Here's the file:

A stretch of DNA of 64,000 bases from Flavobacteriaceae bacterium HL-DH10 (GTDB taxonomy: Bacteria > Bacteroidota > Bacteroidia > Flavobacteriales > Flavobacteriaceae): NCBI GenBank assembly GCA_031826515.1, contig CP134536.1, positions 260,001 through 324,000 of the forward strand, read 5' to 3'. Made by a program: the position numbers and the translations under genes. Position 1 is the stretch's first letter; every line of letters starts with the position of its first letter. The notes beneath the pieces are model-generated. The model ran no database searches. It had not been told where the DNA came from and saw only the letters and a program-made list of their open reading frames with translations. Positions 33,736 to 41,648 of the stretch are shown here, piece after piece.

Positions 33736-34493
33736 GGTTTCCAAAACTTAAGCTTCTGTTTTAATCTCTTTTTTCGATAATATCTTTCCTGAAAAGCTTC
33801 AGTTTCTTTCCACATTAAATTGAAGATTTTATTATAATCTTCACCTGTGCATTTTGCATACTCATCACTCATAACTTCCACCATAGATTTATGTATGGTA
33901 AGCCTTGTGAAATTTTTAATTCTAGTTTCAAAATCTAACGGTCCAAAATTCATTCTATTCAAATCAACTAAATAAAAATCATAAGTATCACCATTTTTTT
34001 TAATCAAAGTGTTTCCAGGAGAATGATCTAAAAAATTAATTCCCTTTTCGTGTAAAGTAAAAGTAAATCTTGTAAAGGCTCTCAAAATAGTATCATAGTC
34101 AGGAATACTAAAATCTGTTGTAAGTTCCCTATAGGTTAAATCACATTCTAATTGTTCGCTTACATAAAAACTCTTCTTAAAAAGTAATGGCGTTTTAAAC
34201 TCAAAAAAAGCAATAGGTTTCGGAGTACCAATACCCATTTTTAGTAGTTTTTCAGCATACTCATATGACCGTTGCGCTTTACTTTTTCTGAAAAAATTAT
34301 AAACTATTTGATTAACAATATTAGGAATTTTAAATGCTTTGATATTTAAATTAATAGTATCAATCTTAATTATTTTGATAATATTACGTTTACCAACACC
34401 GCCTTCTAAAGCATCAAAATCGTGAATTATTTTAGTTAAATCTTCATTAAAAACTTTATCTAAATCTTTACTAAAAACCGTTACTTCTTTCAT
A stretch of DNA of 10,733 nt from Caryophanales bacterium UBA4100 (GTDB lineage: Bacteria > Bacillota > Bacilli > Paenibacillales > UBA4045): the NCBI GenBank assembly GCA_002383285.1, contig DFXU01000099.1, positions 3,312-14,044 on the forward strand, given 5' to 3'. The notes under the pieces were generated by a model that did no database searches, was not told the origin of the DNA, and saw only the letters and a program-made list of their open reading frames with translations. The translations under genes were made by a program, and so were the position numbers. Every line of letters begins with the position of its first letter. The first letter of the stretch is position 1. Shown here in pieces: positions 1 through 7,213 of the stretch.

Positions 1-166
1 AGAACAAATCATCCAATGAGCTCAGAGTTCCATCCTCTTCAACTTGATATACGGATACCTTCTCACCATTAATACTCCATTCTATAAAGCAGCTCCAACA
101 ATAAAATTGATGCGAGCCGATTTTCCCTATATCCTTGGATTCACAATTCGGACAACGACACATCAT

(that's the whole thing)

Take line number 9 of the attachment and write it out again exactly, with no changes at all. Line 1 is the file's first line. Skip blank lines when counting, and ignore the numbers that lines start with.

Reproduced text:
34301 AAACTATTTGATTAACAATATTAGGAATTTTAAATGCTTTGATATTTAAATTAATAGTATCAATCTTAATTATTTTGATAATATTACGTTTACCAACACC